Logos for sustainable companies are rarely inspired and often predictable—leaves, yellow sunbeams, and green globes abound. Yet Spanish design studio Dosdecadatres have found a clever way to embody the idea of recycling in the shape of the logo they designed for the Institute for Sustainable Production (IPS).
In the spirit of “doing more with less,” they decided to find the smallest number of components that could make up the letters I, P, and S, arriving at the basic forms of a circle and a line. They then cut and pasted these two shapes together to create the logo, almost as if they were tying together recyclable, junkyard scraps.
“In our everyday life—as well as in corporate design—we need to try to do the same things but with less resources,” says Dosdecadatres creative director Quique Rodriguez. “That was the thinking behind our design.”
The IPS logo is renewable in the sense that the simple circle and line can be broken up and rearranged to create multiple new shapes. Dosdecadatres’ brand kit made from playful wooden blocks and vegetable ink extends their concept even further—the raw material can be combined to form an infinite number of new graphics and stop-motion animation sequences that allude to the sustainable production process. Shapes from the brand kit have also been used as the visual material for posters and stationery. The color palette is simple, yet bold enough to remain interesting; green represents ecology, black and white is used for legibility, and deep red makes for a lively counterpoint.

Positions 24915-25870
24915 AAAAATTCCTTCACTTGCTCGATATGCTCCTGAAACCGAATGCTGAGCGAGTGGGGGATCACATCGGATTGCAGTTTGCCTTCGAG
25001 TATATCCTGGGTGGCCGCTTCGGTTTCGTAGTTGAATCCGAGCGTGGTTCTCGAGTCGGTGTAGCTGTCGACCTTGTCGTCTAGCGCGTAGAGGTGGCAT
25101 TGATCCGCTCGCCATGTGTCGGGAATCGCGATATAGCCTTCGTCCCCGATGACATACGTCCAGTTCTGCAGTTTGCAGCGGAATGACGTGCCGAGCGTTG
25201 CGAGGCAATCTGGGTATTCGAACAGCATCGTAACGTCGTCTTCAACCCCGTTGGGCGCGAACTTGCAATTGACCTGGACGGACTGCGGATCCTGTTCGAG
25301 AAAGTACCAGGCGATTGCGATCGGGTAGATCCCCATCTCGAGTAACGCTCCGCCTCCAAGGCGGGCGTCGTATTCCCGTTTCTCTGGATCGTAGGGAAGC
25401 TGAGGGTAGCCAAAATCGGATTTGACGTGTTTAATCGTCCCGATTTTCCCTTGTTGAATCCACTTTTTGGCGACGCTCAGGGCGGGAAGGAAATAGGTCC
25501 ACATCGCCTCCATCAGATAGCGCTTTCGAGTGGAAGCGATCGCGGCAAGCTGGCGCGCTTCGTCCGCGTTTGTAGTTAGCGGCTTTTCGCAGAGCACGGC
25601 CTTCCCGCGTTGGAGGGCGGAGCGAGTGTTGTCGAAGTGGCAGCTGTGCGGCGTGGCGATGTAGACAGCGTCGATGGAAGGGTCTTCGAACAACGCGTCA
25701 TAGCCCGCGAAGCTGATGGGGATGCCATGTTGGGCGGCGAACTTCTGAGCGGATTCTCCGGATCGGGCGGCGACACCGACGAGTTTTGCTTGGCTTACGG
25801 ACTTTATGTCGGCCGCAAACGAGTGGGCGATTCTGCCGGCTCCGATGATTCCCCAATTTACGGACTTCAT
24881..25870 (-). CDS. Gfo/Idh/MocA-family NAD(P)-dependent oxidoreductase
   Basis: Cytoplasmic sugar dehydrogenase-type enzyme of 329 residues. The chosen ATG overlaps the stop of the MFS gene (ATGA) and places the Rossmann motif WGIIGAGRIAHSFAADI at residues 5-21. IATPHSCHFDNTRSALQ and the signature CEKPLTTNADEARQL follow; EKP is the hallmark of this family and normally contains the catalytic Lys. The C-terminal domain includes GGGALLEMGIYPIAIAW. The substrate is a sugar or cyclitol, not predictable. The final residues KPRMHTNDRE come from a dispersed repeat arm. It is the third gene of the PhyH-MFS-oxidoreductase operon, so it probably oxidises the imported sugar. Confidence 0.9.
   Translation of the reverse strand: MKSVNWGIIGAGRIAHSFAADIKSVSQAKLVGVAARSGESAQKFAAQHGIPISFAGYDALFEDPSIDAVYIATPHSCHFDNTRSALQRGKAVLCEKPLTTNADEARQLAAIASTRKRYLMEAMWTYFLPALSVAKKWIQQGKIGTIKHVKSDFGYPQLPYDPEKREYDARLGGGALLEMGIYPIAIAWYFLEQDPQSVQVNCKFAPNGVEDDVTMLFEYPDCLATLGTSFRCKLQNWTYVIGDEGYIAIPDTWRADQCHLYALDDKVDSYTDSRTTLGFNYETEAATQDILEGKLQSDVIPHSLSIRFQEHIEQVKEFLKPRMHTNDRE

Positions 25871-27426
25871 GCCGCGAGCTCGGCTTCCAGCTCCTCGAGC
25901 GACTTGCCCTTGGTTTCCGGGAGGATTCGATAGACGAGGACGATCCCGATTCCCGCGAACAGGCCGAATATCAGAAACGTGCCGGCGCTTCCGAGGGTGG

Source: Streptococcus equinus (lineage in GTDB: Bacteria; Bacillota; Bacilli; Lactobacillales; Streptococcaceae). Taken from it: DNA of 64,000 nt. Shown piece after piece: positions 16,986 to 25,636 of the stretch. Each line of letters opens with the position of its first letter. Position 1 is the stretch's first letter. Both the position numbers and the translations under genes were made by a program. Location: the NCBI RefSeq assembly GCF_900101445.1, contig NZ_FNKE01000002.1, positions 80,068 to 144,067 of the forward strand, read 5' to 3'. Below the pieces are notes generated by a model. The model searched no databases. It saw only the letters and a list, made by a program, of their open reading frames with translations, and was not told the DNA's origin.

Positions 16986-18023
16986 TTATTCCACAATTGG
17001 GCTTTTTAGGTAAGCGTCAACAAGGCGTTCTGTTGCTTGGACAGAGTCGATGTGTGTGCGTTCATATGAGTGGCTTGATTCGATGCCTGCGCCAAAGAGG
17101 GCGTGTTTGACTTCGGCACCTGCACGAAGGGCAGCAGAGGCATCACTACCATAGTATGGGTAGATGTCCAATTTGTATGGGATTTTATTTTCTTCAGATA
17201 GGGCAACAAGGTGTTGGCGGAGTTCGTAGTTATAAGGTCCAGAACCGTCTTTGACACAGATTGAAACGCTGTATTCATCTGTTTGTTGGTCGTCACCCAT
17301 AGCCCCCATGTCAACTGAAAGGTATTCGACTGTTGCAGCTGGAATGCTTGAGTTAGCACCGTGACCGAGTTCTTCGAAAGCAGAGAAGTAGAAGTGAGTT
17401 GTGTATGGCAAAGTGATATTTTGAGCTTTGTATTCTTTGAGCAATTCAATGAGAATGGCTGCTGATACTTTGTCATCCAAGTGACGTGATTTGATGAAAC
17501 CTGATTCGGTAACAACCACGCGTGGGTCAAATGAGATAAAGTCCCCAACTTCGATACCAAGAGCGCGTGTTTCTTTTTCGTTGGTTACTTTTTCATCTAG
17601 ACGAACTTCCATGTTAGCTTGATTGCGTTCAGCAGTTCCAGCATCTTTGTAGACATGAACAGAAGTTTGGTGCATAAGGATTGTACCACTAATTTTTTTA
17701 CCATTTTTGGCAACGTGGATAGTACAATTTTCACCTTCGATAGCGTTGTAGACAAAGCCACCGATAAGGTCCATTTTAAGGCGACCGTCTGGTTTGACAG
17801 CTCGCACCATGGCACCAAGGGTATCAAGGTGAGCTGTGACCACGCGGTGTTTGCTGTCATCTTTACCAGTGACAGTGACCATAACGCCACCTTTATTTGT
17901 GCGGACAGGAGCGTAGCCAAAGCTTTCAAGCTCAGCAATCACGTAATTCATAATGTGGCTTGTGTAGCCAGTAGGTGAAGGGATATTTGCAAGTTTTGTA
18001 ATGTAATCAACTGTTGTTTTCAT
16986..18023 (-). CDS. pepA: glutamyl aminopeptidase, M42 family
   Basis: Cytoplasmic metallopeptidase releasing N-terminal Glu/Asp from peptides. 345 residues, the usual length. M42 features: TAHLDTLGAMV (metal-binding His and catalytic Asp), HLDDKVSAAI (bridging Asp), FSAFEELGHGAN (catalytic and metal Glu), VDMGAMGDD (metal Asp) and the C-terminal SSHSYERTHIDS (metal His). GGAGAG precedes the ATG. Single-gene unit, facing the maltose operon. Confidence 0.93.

What stands out about the identity is the way that it doesn’t just communicate the idea of sustainability, but the way it suggests that recycling is conducive for the creative process. It’s common knowledge that designers thrive on limitation (“No restriction, no creativity,” says Rodrigquez), and a toolbox of simple shapes is perhaps one of the most restricting set-ups possible. Dosdecadatres’ “Less is Green” design is a testament to the fact that a sustainable future means a creative one, an idea they’ve communicated through their thoughtful logo and accompanying box of Lego-like blocks.